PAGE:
Underappreciated Stalwart of the Luftwaffe
One of the true unsung heroes of aviation history is Kurt Tank. Unknown outside circles such as, well, this one, Tank came up with truly phenomenal designs that gave the Luftwaffe its bite. As lead designer at Focke Wulf, Tank was behind such masterpieces as the fast Fw 200 Condor, which Hitler used as his personal transport. The crowning jewel of Tank's career was the Focke Wulf Fw-190.
Tank's team prepared two main alternatives using the same airframe, one using a traditional in-line engine (Daimler Benz DB 601), the other a somewhat radical radial engine (BMW 139 18 cylinder). Radial engines were disfavored at the time because they were bigger (less aerodynamic) and less available and tested. In this case, though, the radial engines had a few advantages:
- radial engines required less sophisticated cooling than in-line engines with their pipes and radiators, and thus were more sturdy in battle;
Kurt Tank also knew that overseas air forces such as that of the US Navy were using radial engines. The RLM took some convincing, but Tank afterward denied that it was a "hard sell."
|The captured Focke-Wulf Fw 190A-3 of III/JG 2 Richthofen (Armin Faber) at RAF Pembrey, June 1942.|
The Fw-190 A-1The first production series, the Fw 190 A-1, went into service in July 1941. After the pilots became familiar with it, the A-1 encountered Supermarine Spitfire Mark V's in September 1941. The armament of four machine guns, though, was lacking, as the standards of the day required both machine guns and 20 mm cannon. The cannon, along with some improved engines, were included in subsequent "A" versions which included specific types for different purposes (fighter-bomber). The Fw 190 A series stretched out to 1943, with a maximum speed of 389 mph (626 km/hr) at altitude.
The Allies, of course, noticed the new German fighter immediately. It was obviously an excellent design with high performance and a tough customer for the Spitfires. The FW 190s were considered superior to the Bf 109s at lower altitudes where many interceptions took place. The competition spurred both the Allies' designers and the Luftwaffe to continue enhancing their designs. The plane was considered so special that the British planned a special operation to capture one from France, but then one literally fell into their hands without any effort at all.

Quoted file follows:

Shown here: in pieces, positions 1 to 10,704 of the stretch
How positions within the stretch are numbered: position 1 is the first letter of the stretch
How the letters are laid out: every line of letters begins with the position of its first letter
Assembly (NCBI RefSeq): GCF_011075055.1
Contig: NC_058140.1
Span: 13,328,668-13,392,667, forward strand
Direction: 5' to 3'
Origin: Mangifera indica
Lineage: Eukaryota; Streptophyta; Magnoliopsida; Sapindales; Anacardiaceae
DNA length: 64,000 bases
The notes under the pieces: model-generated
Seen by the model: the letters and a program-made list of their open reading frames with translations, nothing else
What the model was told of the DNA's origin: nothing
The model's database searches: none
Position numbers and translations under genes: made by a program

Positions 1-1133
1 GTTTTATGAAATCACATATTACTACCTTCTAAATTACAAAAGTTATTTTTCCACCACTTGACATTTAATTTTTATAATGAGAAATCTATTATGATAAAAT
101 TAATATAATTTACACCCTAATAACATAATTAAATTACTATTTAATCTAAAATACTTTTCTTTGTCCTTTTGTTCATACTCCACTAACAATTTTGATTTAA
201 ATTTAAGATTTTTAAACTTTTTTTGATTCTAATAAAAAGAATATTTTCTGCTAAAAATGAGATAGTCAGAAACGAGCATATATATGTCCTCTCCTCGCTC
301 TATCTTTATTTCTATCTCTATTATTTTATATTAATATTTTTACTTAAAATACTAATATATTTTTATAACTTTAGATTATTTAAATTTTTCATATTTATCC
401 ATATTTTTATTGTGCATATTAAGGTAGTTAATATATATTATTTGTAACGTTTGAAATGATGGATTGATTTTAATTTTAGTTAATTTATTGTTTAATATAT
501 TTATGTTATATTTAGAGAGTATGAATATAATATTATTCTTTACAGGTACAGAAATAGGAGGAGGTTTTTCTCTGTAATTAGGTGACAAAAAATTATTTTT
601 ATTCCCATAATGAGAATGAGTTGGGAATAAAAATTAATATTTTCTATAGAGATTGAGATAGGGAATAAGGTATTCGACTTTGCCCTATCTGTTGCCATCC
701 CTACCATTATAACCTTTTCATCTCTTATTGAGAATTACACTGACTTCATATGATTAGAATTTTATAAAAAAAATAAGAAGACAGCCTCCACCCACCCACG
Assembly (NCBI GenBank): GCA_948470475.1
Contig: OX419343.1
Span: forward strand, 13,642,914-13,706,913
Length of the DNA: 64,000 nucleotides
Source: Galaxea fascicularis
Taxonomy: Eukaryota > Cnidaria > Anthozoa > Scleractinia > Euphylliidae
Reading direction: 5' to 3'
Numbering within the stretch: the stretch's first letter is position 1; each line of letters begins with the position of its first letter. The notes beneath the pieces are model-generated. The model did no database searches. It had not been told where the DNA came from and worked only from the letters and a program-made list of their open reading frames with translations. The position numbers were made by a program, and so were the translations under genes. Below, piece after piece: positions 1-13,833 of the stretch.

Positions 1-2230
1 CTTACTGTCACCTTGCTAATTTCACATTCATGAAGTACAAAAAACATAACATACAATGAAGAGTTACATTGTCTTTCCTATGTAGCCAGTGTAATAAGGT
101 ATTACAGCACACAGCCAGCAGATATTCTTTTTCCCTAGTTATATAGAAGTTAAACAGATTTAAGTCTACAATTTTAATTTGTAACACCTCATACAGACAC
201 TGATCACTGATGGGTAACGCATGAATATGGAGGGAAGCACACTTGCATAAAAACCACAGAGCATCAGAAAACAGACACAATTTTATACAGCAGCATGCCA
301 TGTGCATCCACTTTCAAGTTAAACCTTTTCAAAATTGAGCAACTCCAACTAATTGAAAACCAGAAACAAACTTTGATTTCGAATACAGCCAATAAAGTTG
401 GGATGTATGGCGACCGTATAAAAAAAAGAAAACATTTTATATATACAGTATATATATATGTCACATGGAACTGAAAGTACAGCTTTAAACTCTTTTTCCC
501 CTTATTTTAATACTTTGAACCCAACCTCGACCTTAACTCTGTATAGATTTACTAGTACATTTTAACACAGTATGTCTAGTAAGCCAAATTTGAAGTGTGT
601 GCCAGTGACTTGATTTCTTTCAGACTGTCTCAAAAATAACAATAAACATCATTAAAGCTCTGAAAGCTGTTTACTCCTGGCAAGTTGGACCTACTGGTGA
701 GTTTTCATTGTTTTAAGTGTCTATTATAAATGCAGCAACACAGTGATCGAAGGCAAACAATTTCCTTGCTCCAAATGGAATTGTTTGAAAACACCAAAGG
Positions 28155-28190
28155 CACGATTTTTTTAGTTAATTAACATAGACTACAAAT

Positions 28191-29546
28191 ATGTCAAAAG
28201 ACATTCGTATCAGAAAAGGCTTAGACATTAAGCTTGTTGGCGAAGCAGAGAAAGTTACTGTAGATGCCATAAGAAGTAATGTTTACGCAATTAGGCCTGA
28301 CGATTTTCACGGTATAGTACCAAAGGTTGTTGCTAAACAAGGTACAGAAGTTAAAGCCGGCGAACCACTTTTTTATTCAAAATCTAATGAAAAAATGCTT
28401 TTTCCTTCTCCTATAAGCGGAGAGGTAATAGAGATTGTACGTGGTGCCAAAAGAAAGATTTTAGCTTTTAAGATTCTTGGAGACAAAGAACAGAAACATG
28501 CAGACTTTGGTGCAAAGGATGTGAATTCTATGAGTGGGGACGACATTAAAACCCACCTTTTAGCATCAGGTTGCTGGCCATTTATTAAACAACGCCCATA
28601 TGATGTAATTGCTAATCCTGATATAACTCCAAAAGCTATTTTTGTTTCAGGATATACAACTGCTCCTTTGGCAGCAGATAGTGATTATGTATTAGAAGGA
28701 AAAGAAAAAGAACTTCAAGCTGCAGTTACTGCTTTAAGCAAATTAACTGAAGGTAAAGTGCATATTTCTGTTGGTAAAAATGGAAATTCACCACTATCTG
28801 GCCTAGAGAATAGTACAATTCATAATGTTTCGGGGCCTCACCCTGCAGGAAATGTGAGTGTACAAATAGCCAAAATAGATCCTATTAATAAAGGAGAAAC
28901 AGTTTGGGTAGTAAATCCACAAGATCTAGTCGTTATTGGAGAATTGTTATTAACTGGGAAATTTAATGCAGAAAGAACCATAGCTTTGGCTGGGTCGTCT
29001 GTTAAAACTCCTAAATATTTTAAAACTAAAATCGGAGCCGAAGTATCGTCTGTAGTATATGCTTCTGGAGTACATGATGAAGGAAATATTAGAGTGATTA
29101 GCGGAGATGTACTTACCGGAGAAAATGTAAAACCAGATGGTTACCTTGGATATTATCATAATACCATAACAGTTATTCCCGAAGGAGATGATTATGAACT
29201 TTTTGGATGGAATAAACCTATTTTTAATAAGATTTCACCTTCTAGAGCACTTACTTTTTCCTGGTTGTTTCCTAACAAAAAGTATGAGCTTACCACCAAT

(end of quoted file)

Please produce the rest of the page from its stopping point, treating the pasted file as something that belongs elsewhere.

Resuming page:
The Fw-190 DWhile the Focke-Wulf Fw-190 design was superb, the real key to its success, as with any World War II fighter, was the engine. Kurt Tank defied convention by trying a huge Junkers Jumo 213A V-12 engine in the Fw 190 airframe, and it worked spectacularly. The new version was much faster than the Fw 190 A series, as the engine could generate a phenomenal 2,240 hp when called upon. The Jumo engines were very long and created a noticeable elongation of the front of the plane, so the Fw 190 D series became known as the "Long-nosed Doras."
|An Fw-90D long-nosed Dora.|
The Fw-190 F/GBy 1943, the Fw 190A series was considered mature and at least the equal of the older Bf 109, though the two fighters were roughly interchangeable. It had some potential that the Bf 109 did not, though, and among those was its usefulness as a fighter-bomber. Tank developed the Fw 190F and Fw 190G which involved more than just minor series enhancements.
|A late-war Fw 190 equipped for serious tank-busting.|
|The Fw 190 cockpit.|
Focke Wulf Ta. 152By the end of the war, Kurt Tank was acknowledged as one of the top aircraft designers in the world. He was given the supreme honor of having the last version of the classic Fock Wulf fighter bear his initials rather than those of the company. This was the Ta. 152, a radical re-design of the Fw 190 which was the ultimate culmination of the entire project.
|The Ta 152.|
|A streamlined Ta 152, successor to the Focke-Wulf Fw-190.|
|Focke-Wulf Ta 152 H-0/R11.|
ConclusionThe Fw 190 series was hugely important to the Luftwaffe. Some 20,000 were built, 13, 367 of them as interceptors. Some 23 copies still exist in museums. While inferior fighters could be extremely useful on some of the fronts, pilots fighting the most advanced Allied designs on the Western Front needed every bit of performance that they could get. The Fw 190 kept the Luftwaffe truly competitive deep into 1944 and gave it a versatility that it otherwise would not have had. One of the least-appreciated aircraft of the war in relation to its true value, the Focke Wulf Fw 190 must be considered the "best" German fighter which accomplished the most for the Luftwaffe.
|Kurt Tank with Josef "Pips" Priller, one of the Luftwaffe's top fighter pilots on the Western Front with 100 victories.|